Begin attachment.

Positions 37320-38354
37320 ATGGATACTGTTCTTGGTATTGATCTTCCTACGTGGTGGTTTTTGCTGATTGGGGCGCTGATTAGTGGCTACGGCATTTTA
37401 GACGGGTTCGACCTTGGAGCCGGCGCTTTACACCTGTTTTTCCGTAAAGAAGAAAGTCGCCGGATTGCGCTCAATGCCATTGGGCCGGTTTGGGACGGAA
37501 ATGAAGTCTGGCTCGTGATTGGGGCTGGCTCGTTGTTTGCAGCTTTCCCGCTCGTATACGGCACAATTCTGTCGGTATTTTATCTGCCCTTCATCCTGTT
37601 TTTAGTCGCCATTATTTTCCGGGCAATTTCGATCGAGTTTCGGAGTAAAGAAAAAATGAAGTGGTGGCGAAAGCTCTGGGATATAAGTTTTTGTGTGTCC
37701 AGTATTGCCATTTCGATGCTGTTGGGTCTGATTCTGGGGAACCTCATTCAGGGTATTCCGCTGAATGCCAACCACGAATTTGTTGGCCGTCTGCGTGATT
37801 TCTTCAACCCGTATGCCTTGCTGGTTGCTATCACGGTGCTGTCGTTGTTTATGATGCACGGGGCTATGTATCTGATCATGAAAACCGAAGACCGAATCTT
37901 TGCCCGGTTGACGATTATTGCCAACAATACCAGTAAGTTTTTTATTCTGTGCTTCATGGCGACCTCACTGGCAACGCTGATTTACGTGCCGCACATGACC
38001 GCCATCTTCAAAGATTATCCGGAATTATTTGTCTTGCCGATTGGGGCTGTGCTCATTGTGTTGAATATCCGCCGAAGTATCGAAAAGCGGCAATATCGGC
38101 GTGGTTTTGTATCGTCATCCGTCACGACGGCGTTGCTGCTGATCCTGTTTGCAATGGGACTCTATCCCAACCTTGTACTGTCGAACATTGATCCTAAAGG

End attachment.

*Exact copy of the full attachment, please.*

Positions 37320-38354
37320 ATGGATACTGTTCTTGGTATTGATCTTCCTACGTGGTGGTTTTTGCTGATTGGGGCGCTGATTAGTGGCTACGGCATTTTA
37401 GACGGGTTCGACCTTGGAGCCGGCGCTTTACACCTGTTTTTCCGTAAAGAAGAAAGTCGCCGGATTGCGCTCAATGCCATTGGGCCGGTTTGGGACGGAA
37501 ATGAAGTCTGGCTCGTGATTGGGGCTGGCTCGTTGTTTGCAGCTTTCCCGCTCGTATACGGCACAATTCTGTCGGTATTTTATCTGCCCTTCATCCTGTT
37601 TTTAGTCGCCATTATTTTCCGGGCAATTTCGATCGAGTTTCGGAGTAAAGAAAAAATGAAGTGGTGGCGAAAGCTCTGGGATATAAGTTTTTGTGTGTCC
37701 AGTATTGCCATTTCGATGCTGTTGGGTCTGATTCTGGGGAACCTCATTCAGGGTATTCCGCTGAATGCCAACCACGAATTTGTTGGCCGTCTGCGTGATT
37801 TCTTCAACCCGTATGCCTTGCTGGTTGCTATCACGGTGCTGTCGTTGTTTATGATGCACGGGGCTATGTATCTGATCATGAAAACCGAAGACCGAATCTT
37901 TGCCCGGTTGACGATTATTGCCAACAATACCAGTAAGTTTTTTATTCTGTGCTTCATGGCGACCTCACTGGCAACGCTGATTTACGTGCCGCACATGACC
38001 GCCATCTTCAAAGATTATCCGGAATTATTTGTCTTGCCGATTGGGGCTGTGCTCATTGTGTTGAATATCCGCCGAAGTATCGAAAAGCGGCAATATCGGC
38101 GTGGTTTTGTATCGTCATCCGTCACGACGGCGTTGCTGCTGATCCTGTTTGCAATGGGACTCTATCCCAACCTTGTACTGTCGAACATTGATCCTAAAGG